Marriage, Money & Divorce

Divorce

Two economists from Emory University conducted a study to find out what leads to divorce. And who would know more about love and relationships than economists?

It’s all a little interesting and confusing.  The more you spend on your wedding, the MORE likely you are to divorce; yet the more money you make, the LESS likely you are to divorce. Hmm. Let’s think about that and add in their finding that people who have a wedding with more than 200+ guests are also LESS likely to divorce. Double hmmm. So, if you make a lot of money (less likely to divorce), you would most likely be able to spend a lot on your wedding (more likely to divorce) and, most likely, invite more than 200 people to your big, expensive wedding (back to less likely to divorce).

What the cuddly economists may be missing is the social-emotional aspect of the circumstances.  If a couple has more than 200 people at their wedding, it seems likely that they have strong support system on which they can draw in difficult times.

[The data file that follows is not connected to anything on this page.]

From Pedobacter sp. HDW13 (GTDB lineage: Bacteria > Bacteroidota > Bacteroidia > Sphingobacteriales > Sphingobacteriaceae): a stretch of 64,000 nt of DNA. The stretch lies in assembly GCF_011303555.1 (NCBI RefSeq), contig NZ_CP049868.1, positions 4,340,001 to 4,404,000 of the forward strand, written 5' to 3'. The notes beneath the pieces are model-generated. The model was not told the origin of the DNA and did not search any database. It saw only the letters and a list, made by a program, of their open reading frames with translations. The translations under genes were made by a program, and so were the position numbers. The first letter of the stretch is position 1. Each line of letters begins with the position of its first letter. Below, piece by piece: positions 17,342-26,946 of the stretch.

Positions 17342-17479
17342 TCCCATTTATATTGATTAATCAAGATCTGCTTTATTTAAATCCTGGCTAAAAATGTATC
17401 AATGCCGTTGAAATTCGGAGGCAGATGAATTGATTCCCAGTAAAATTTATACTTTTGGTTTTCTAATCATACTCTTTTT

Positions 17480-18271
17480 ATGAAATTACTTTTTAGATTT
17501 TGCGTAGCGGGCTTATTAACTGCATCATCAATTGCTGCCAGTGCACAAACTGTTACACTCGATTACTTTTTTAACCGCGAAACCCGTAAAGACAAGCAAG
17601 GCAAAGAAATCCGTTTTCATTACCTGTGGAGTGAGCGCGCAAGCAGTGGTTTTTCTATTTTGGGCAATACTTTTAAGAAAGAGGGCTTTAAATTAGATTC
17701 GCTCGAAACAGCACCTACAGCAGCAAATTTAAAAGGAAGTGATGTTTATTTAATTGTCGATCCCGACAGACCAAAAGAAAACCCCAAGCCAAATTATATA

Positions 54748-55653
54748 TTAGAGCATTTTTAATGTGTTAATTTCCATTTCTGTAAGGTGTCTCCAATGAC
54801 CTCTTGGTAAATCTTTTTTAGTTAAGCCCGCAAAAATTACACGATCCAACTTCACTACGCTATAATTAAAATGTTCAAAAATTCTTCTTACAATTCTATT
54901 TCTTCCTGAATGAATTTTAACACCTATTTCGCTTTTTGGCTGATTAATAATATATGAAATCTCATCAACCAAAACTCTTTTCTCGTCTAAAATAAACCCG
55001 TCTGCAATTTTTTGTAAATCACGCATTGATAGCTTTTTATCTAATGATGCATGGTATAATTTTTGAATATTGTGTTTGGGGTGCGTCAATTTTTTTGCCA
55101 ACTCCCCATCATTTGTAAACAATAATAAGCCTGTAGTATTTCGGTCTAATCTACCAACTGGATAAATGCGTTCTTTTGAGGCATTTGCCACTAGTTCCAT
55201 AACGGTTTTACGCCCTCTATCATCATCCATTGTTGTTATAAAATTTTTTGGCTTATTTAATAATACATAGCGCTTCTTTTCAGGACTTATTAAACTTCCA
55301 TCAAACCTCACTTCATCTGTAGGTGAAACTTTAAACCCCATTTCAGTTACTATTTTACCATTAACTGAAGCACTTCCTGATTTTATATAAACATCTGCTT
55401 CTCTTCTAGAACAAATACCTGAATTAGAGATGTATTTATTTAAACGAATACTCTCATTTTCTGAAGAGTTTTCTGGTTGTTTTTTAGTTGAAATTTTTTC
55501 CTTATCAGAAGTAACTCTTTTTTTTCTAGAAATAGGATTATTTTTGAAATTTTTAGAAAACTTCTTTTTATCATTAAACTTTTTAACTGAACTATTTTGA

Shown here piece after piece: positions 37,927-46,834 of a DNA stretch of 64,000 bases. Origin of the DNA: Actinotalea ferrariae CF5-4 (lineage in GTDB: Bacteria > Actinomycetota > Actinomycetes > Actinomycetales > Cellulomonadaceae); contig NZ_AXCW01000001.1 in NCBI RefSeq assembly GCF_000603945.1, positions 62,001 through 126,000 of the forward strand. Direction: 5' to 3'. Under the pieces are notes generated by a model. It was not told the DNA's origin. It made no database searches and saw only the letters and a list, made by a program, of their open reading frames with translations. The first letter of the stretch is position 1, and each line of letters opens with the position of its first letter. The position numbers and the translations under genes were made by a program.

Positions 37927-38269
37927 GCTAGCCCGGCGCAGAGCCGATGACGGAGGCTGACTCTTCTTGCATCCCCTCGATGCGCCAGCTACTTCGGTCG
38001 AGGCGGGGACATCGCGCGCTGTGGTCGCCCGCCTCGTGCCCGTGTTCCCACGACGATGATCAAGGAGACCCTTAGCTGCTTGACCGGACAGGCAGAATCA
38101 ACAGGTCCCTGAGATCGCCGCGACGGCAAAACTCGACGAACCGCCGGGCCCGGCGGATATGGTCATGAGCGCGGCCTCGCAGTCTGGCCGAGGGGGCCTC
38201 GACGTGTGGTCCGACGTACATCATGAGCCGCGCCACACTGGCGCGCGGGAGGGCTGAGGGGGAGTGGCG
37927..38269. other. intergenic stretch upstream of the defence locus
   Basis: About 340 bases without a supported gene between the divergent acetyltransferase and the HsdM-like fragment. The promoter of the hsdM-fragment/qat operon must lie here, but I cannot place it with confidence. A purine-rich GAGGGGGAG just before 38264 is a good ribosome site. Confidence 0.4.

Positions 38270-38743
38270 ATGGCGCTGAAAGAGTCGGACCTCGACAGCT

With regard to the expense of the wedding, it probably has less to do with the actual dollar amount spent than with the reasons so much was spent.  If the event of the wedding becomes more significant than the act of marriage, then the relationship is doomed regardless of the money spent.

And just because those who are more wealthy are less likely to divorce doesn’t mean that the couple is happy.  Maybe this is the one where the economists can relate. After all, divorce is a messy and expensive business.

Jean Maisano